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Does Checking Your Credit Score Lower It?

Last updated Dec 20, 2023

Businesses and financial institutions leverage credit inquiries, also called credit checks or credit pulls, to help them understand an applicant’s financial standing. Maintaining a good credit score can benefit you—whether you’re applying for a new apartment, a personal loan, or anything that requires a credit check. 

Certain factors and events can affect your score, but does simply checking your credit score lower it? Here’s what you need to know about the different types of credit checks and how they can affect your credit score.

a close up of a person on their phone checking their credit score

Understanding Your Credit Score

Your credit score is one factor businesses and institutions use to assess your risk as a borrower. Your three-digit score provides insight into your ability to repay a debt, make consistent payments, and manage your money. 

There are dozens of credit bureaus in the U.S., but the majority of financial institutions and businesses use three major national credit bureaus: TransUnion, Equifax, and Experian. Your credit score can vary slightly based on the credit bureau reporting it, the methodology they use, and when your credit history was last updated. Regardless, 5 main factors go into determining your credit score:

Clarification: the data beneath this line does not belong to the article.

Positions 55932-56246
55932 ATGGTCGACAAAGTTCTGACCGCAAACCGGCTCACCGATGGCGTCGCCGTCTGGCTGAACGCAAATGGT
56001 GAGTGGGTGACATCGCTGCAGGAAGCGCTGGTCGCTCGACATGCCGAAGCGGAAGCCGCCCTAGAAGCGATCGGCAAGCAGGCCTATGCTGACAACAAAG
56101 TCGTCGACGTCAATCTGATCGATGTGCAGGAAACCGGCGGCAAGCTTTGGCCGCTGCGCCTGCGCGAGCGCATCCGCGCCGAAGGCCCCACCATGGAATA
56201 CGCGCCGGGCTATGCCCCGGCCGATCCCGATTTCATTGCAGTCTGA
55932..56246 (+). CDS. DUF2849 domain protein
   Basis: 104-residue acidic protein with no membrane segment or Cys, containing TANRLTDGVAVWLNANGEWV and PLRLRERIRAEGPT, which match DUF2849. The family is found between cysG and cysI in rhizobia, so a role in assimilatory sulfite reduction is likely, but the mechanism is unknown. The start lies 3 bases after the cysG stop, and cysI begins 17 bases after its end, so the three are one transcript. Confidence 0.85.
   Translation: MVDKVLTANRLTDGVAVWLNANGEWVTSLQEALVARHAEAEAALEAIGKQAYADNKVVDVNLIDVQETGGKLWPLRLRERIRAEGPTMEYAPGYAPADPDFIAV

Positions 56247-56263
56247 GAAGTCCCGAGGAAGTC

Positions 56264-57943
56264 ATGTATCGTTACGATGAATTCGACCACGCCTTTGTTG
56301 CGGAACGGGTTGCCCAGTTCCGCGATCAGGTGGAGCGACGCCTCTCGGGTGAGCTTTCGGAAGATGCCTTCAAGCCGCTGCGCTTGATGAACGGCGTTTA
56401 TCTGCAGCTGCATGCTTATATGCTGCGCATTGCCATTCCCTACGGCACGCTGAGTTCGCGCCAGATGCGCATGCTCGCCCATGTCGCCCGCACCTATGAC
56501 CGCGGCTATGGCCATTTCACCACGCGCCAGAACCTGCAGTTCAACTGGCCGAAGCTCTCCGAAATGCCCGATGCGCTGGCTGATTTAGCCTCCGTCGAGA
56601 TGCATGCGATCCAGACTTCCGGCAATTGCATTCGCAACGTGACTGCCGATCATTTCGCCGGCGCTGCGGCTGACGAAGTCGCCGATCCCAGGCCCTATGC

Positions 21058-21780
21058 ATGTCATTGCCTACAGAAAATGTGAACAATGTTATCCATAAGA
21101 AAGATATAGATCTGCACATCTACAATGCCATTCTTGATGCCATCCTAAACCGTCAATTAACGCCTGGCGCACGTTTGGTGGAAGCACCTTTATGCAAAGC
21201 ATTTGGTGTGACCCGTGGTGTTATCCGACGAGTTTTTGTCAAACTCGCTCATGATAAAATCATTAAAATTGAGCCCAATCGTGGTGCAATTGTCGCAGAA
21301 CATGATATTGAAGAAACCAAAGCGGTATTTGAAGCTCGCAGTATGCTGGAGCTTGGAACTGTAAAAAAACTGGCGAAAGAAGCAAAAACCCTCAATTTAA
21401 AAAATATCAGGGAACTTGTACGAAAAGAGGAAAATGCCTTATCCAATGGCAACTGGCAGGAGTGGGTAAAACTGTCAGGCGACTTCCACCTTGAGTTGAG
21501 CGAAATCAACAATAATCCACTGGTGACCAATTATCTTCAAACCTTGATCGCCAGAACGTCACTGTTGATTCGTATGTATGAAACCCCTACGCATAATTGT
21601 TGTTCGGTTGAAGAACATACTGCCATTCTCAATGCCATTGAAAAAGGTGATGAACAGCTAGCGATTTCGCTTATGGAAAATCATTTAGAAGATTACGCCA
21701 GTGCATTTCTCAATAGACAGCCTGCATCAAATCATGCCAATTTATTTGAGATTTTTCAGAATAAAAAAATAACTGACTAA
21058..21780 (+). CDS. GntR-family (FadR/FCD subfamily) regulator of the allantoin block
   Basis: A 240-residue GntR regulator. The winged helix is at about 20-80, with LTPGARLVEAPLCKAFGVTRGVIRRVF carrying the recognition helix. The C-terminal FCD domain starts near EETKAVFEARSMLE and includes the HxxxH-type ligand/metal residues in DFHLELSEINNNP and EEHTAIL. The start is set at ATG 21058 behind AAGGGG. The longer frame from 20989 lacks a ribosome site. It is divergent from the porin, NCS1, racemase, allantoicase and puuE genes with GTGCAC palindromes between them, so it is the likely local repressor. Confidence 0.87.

1. Payment history
  2. Credit utilization
  3. Length of credit history
  4. Mix and number of accounts in use
  5. Hard inquiries and new credit

These factors all play a role in your credit score. Let’s take a closer look at hard inquiries and new credit which encompass credit checks. 

Hard Inquiries vs. Soft Inquiries

There are two types of credit pulls: hard inquiries and soft inquiries. A soft inquiry, also called a soft credit check, occurs when you or someone else checks your credit for any reason other than a new credit application. Soft credit checks don’t affect your credit score and aren’t visible on your credit report. Some examples of events that can generate soft inquiries are:

  • A prospective landlord checks your credit (they can perform a soft or hard inquiry; ask which one they’re using if you’re unsure)
  • You check and monitor your credit score through Upgrade’s Credit Health tools
  • A prospective employer runs a background check 
  • You check your potential personal loan rate through Upgrade

A hard inquiry, also called a hard credit check, occurs when a lender or a financial institution—like a bank or credit card company—checks your credit report specifically because you are applying for new credit. Typically, you must give permission before a business or institution can run a hard inquiry on you. Hard inquiries are reflected in your credit score and are visible on your credit report. Here are some examples of activities that may generate a hard credit inquiry:

  • A prospective landlord checks your credit (they can perform a soft or hard inquiry; ask which one they’re using if you’re unsure)
  • Applying for most credit cards 
  • Submitting a complete application for a mortgage
  • Requesting an increase to your credit limit on an existing credit card